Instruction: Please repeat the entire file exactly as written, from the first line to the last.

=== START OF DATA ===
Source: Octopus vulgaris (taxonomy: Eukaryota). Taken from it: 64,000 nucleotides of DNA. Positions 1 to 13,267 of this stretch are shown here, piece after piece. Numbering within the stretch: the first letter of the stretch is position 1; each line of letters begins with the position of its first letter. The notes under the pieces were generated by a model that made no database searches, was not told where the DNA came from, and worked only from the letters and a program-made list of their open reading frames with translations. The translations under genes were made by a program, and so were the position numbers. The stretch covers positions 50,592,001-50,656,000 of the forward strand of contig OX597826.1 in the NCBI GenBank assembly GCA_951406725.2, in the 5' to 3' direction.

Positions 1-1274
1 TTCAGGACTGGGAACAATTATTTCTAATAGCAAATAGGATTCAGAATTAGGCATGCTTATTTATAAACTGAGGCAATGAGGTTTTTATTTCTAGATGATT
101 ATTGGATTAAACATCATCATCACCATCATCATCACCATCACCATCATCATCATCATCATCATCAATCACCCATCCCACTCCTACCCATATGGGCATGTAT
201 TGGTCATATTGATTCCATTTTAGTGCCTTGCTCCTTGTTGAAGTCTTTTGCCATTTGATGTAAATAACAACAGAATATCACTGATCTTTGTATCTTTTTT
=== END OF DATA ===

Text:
Source: Octopus vulgaris (taxonomy: Eukaryota). Taken from it: 64,000 nucleotides of DNA. Positions 1 to 13,267 of this stretch are shown here, piece after piece. Numbering within the stretch: the first letter of the stretch is position 1; each line of letters begins with the position of its first letter. The notes under the pieces were generated by a model that made no database searches, was not told where the DNA came from, and worked only from the letters and a program-made list of their open reading frames with translations. The translations under genes were made by a program, and so were the position numbers. The stretch covers positions 50,592,001-50,656,000 of the forward strand of contig OX597826.1 in the NCBI GenBank assembly GCA_951406725.2, in the 5' to 3' direction.

Positions 1-1274
1 TTCAGGACTGGGAACAATTATTTCTAATAGCAAATAGGATTCAGAATTAGGCATGCTTATTTATAAACTGAGGCAATGAGGTTTTTATTTCTAGATGATT
101 ATTGGATTAAACATCATCATCACCATCATCATCACCATCACCATCATCATCATCATCATCATCAATCACCCATCCCACTCCTACCCATATGGGCATGTAT
201 TGGTCATATTGATTCCATTTTAGTGCCTTGCTCCTTGTTGAAGTCTTTTGCCATTTGATGTAAATAACAACAGAATATCACTGATCTTTGTATCTTTTTT